What is Chlamydia?
Chlamydia is a common, Sexually Transmitted Infection (STD) that can infect both men and women. Chlamydia is caused by bacteria that can infect the penis, vagina, anus, or mouth/throat.
How do I know if I have chlamydia?
Most Chlamydia infections don’t cause signs or symptoms. If you have symptoms, they may not appear until several weeks after having sex with an infected partner. Even when chlamydia causes no symptoms, it can damage your reproductive system.
Symptoms may include:
- For women, abnormal vaginal discharge
- For men, discharge from their penis
- For men, pain, and swelling in one or both testicles ( less common)
- Burning sensation when urinating for both men and women
Rectal symptoms for men and women include:
- Rectal Pain
See your medical provider if you notice any symptoms or if your partner has symptoms.
Or try the at-home testing service in Alaska. You can go to www.iwantthekit.org to request a free testing kit.
Can chlamydia be treated?
Yes, chlamydia can be treated and cured with antibiotics prescribed by a medical provider. It is essential to take all of the medication your doctor/provider prescribes to cure the infection.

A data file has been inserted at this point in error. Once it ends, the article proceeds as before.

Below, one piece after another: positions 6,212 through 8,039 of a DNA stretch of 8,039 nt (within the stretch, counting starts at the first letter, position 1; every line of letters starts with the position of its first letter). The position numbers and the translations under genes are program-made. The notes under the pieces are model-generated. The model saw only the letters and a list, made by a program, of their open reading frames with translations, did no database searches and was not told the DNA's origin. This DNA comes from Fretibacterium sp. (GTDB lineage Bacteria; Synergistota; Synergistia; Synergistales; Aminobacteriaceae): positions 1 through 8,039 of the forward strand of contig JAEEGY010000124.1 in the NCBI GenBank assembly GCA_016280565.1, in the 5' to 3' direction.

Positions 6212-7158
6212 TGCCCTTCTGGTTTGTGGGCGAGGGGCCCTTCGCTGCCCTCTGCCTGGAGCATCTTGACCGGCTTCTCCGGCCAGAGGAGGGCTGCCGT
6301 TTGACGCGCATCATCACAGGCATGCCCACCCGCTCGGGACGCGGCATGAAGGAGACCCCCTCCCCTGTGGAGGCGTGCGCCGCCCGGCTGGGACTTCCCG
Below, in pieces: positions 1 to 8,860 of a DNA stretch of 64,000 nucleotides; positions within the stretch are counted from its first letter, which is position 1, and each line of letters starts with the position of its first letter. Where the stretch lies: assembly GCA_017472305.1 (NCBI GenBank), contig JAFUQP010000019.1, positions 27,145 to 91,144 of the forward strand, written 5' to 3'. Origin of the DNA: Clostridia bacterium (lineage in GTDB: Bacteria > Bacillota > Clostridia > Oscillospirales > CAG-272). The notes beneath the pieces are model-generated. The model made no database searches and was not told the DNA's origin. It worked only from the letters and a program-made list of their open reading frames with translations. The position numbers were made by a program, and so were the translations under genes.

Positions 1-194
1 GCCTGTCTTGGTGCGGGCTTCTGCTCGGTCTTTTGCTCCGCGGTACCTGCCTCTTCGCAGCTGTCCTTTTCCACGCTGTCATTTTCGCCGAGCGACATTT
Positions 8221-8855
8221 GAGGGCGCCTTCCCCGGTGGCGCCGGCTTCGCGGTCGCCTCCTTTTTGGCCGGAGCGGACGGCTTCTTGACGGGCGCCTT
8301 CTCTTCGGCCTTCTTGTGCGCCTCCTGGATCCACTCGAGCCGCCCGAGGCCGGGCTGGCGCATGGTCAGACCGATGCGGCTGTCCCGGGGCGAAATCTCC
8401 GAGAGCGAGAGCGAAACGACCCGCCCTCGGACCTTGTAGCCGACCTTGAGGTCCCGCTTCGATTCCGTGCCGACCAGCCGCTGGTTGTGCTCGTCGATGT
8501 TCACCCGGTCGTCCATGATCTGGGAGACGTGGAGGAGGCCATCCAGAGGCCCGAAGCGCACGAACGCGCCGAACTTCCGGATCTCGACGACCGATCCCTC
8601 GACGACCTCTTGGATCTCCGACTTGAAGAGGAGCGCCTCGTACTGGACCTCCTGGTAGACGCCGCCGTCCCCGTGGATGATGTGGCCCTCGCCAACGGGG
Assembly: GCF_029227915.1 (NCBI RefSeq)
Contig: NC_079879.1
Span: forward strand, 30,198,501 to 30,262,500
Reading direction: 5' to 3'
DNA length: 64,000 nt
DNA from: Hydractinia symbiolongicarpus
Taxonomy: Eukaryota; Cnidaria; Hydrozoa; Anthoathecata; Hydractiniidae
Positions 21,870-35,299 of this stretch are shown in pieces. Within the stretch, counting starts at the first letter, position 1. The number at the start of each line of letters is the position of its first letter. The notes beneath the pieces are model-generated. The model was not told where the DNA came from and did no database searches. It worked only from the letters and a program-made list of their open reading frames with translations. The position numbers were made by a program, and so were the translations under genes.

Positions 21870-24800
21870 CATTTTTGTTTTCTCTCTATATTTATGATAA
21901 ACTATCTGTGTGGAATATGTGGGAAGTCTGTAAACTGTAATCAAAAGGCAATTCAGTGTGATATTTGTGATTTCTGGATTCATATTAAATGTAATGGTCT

You can have repeat infections with chlamydia. You should be tested again in about three months after you are treated.
How can I get it?
- Chlamydia can be passed from person to person during vaginal, anal, or oral sex. Ejaculation does not have to happen for the infection to be passed from one person to another.
- Chlamydia can also be passed from mother to baby during childbirth.
How can I get treated?
- Chlamydia infections can be easily cured with antibiotics. See a medical provider or if in Alaska use at-home testing by going to www.iwantthekit.org
- A laboratory test can diagnose chlamydia. Your health care provider or doctor may ask you to provide a urine sample or may ask to take a cotton swab to get a sample from your vagina to test for chlamydia.
- Completing the prescription antibiotic treatment all the way is important, even when the symptoms go away, or you start to feel better.
- Abstaining from sex for seven days after treatment is important because infections can spread if not cleared up completely.
- Contacting any sexual partners to let them know they should be tested and treated if necessary.
What happens if I don’t get treated?
- About 10 to 15 percent of cisgender women with untreated chlamydia will develop pelvic inflammatory disease (PID).
- PID can cause permanent damage to the uterus, fallopian tubes, or ovaries and cause chronic pain, infertility, and ectopic (tubal) pregnancy.
If you are sexually active, get tested every year or more. This way, you can get treated right away. See your provider to get tested or use at-home testing by going to www.iwantthekit.org.